Posner offered a possible rationale for such a theory. If the trademark owner has a dilution claim, then the "investment in creating a famous name will be, as economists say, ``internalized´´" That is, the owner "will realize the full benefits of the investment rather than sharing those benefits with others -- and as a result the amount of investing in creating a prestigious name will rise." Although, he added that the rationale "has not yet been articulated in or even implied by the case law". Posner also questioned the validity of the rationale.
Then, having set out three rationales for dilution, Posner concluded that none apply in the present case. "Perryman is not producing a product, or a service, ... that is distinct from any specific product; rather, she is selling the very product to which the trademark sought to be defended against her ``infringement´´ is attached. You can't sell a branded product without using its brand name, that is, its trademark. Supposing that Perryman sold only Beanie Babies (a potentially relevant qualification, as we'll see), we would find it impossible to understand how she could be thought to be blurring, tarnishing, or otherwise free riding to any significant extent on Ty's investment in its mark."
Cybersquatting. The appellate opinion does not review a District Court judgment rendered pursuant to the Anti- Cybersquatting Consumer Protection Act (ACPA). However, Judge Posner discussed this statute, because it was relevant to his analysis of secondary markets, or aftermarkets.
Posner wrote that there is a secondary market for beanie babies. In fact, Ty employs a marketing strategy that seeks the creation of a secondary market. And, wrote Posner, Perryman is a middleman in this secondary market, or aftermarket.
He then wrote that "we know from the events that led up to the passage in 1999 of the Anticybersquatting Consumer Protection Act, 15 U.S.C. § 1125(d), that many firms value having a domain name or Web address that signals their product. (The ``cybersquatters´´ were individuals or firms that would register domain names for the purpose of selling them to companies that wanted a domain name that would be the name of their company or of their principal product.) After all, many consumers search by typing the name of a company in the Web address space (browser) on their home page rather than by use of a search engine."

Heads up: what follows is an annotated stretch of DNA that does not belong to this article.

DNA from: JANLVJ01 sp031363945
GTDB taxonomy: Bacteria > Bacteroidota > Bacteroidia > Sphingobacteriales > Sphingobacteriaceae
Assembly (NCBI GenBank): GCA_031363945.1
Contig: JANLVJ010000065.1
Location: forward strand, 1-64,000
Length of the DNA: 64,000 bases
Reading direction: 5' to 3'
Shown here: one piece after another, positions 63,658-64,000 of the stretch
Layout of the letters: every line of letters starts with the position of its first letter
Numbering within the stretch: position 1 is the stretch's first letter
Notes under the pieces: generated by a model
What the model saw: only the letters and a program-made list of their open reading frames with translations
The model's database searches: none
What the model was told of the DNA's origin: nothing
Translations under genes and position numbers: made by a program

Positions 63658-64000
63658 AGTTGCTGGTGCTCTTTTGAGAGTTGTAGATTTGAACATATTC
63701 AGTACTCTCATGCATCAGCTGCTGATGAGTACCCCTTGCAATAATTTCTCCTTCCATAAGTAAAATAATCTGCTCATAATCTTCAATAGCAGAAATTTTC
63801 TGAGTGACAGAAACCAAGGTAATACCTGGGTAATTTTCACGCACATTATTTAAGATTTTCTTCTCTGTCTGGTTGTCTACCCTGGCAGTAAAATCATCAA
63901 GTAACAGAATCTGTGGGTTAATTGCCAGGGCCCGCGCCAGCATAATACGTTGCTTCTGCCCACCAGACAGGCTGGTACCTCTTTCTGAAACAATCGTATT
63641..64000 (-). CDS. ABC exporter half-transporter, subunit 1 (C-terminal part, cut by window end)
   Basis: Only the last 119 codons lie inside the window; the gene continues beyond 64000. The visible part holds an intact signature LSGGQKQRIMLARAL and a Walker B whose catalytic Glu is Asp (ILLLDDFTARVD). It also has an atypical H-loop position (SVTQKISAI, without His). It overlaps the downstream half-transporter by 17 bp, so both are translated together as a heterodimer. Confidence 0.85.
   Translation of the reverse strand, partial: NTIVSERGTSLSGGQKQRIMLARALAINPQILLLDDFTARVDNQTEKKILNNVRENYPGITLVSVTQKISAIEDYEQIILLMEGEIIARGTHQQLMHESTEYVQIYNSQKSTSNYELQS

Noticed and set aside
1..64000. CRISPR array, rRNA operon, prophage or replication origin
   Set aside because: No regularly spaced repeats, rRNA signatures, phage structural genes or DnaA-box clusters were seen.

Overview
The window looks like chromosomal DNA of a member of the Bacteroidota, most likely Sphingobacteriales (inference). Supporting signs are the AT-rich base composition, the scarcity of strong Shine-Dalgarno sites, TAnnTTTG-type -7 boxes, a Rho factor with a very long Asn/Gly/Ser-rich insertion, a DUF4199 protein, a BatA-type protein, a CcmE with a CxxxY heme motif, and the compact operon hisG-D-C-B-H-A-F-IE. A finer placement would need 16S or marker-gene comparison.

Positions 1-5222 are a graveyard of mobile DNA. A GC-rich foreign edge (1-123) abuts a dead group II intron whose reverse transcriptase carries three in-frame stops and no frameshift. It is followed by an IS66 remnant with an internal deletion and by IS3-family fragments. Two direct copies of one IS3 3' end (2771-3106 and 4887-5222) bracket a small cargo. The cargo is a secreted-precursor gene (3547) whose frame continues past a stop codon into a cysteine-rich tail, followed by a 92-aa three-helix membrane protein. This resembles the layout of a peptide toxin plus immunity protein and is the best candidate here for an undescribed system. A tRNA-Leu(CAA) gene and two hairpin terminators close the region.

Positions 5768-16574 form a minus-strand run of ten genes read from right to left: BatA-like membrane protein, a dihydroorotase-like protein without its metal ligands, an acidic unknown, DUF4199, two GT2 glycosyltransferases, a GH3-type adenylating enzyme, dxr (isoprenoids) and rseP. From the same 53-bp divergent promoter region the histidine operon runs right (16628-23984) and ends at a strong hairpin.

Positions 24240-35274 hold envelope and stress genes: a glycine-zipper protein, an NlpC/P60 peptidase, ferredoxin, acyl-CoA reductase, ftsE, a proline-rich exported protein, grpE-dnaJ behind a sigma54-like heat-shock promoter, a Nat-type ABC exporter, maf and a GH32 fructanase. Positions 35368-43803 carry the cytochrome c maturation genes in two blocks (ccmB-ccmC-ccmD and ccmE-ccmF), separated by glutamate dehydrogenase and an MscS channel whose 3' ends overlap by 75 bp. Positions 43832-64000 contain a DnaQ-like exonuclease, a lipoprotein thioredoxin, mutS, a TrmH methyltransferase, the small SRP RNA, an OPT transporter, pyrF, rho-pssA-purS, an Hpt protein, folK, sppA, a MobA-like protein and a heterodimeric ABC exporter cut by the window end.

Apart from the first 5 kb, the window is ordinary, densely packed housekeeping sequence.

Posner continued that "We do not think that by virtue of trademark law producers own their aftermarkets and can impede sellers in the aftermarket from marketing the trademarked product. In this respect the case parallels our most recent decision dealing with Ty's intellectual property, in which we found that Ty was attempting to control the market in collectors' guides to Beanie Babies by an overly expansive interpretation of its copyrights." See, story titled "7th Circuit Rules in Copyright and Fair Use Case" in TLJ Daily E-Mail Alert No. 444, June 5, 2002. See also, May 30, 2002, opinion in Ty v. Publications International.
Posner concluded that "We surmise that what Ty is seeking in this case is an extension of antidilution law to forbid commercial uses that accelerate the transition from trademarks (brand names) to generic names (product names)."
He added that "Although there is a social cost when a mark becomes generic -- the trademark owner has to invest in a new trademark to identify his brand -- there is also a social benefit, namely an addition to ordinary language." In addition, "An interpretation of antidilution law as arming trademark owners to enjoin uses of their mark that, while not confusing, threaten to render the mark generic may therefore not be in the public interest. Moreover, the vistas of litigation that such a theory of dilution opens up are staggering."
And hence, the Appeals Court vacated and remanded to the District. However, since 20% of Perryman's sales are not Beanie Babies, the summary judgment and injunction as to use of the trademark in connection with the sale of that 20% might stand on remand. However, the Appeals Court all but instructed the District Court to allow Perryman to keep and use the domain name: "we cannot imagine a state of facts consistent with the extensive record compiled in the summary judgment proceeding that could possibly justify an injunction against Perryman’s representing in her business name and Internet and Web addresses that she is doing what she has a perfect right to do, namely sell Beanie Babies."
Interstate and Foreign Commerce. Judge Posner also suggested in obiter dictum that use of a web site to sell something constitutes both interstate and foreign commerce. He wrote: "And Perryman's use of these words was commercial in nature and took place in interstate commerce, and doubtless, given the reach of the aptly named World Wide Web, in foreign commerce as well."
Related Cases. Ty has been up to the Seventh Circuit on several prior occasions in intellectual property cases. For example, on January 23, 2001, the U.S. Court of Appeals (7thCir) issued its opinion in Ty v. Jones Group, another trademark infringement case involving the "Beanie Babies" trademark. The Jones Group made "Beanie Racers", bean filled toy NASCAR racing cars. Ty filed a complaint in U.S. District Court (NDIll). Ty also sought a preliminary injunction, which the trial court granted. The Jones Group brought an interlocutory appeal. The Appeals Court affirmed. Judge Flaum wrote that opinion.